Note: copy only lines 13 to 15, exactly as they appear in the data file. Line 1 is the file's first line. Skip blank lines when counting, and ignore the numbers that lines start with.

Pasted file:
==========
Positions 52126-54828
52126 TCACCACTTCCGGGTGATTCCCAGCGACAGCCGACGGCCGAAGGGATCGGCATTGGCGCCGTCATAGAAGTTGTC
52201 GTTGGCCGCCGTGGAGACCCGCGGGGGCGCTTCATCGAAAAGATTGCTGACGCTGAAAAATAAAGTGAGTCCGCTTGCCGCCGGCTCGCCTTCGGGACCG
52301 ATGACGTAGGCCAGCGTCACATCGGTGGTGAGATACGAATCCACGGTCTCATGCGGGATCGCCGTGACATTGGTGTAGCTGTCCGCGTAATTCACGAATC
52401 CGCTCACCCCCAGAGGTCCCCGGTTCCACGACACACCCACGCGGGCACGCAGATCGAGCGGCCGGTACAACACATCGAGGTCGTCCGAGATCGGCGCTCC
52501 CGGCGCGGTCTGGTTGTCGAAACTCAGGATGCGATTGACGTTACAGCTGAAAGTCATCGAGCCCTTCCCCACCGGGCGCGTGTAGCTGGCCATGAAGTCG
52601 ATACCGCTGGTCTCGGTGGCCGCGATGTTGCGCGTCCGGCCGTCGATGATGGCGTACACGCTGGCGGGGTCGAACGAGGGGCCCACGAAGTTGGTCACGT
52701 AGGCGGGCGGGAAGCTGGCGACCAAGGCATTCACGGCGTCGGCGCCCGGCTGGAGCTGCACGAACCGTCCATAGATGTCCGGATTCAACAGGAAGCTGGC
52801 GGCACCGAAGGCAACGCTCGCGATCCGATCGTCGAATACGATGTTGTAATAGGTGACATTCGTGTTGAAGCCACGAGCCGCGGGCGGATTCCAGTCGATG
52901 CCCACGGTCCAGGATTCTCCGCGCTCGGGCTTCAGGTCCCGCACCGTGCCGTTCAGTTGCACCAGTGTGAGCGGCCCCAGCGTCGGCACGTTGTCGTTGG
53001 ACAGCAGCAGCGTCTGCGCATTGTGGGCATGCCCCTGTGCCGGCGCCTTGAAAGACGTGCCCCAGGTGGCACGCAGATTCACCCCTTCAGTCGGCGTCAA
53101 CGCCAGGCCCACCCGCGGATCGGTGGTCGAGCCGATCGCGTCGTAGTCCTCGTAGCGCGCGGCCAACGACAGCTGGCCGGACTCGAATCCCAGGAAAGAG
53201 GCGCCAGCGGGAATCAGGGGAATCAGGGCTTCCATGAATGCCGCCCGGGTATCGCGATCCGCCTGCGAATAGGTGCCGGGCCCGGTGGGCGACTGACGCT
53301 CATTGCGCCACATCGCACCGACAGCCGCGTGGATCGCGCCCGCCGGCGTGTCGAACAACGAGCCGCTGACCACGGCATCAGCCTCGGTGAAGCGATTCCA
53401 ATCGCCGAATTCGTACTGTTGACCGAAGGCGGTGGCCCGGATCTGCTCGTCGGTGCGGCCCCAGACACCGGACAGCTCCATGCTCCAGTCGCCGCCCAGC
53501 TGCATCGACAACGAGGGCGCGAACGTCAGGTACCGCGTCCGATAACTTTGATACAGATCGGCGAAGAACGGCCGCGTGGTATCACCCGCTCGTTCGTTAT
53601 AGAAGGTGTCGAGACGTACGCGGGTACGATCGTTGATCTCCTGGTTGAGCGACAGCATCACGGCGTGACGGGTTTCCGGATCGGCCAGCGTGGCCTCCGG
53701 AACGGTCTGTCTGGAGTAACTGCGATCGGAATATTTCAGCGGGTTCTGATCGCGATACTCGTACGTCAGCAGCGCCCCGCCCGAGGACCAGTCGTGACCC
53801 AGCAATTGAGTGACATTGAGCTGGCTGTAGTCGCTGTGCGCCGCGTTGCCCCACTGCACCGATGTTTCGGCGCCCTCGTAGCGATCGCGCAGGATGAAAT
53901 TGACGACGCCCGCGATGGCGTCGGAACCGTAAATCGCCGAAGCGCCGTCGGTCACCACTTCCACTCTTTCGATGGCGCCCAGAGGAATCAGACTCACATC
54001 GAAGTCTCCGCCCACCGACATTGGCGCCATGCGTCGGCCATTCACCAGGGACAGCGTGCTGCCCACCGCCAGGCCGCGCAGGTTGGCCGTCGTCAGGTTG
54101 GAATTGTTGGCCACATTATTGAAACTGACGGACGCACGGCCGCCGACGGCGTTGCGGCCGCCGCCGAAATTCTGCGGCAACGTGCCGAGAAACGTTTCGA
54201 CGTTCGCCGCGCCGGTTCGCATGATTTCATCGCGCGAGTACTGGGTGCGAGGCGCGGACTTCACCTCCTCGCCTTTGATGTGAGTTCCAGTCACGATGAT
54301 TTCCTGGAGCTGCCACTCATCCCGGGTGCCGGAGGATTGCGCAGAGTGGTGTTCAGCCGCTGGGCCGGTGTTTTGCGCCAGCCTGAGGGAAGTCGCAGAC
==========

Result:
53201 GCGCCAGCGGGAATCAGGGGAATCAGGGCTTCCATGAATGCCGCCCGGGTATCGCGATCCGCCTGCGAATAGGTGCCGGGCCCGGTGGGCGACTGACGCT
53301 CATTGCGCCACATCGCACCGACAGCCGCGTGGATCGCGCCCGCCGGCGTGTCGAACAACGAGCCGCTGACCACGGCATCAGCCTCGGTGAAGCGATTCCA
53401 ATCGCCGAATTCGTACTGTTGACCGAAGGCGGTGGCCCGGATCTGCTCGTCGGTGCGGCCCCAGACACCGGACAGCTCCATGCTCCAGTCGCCGCCCAGC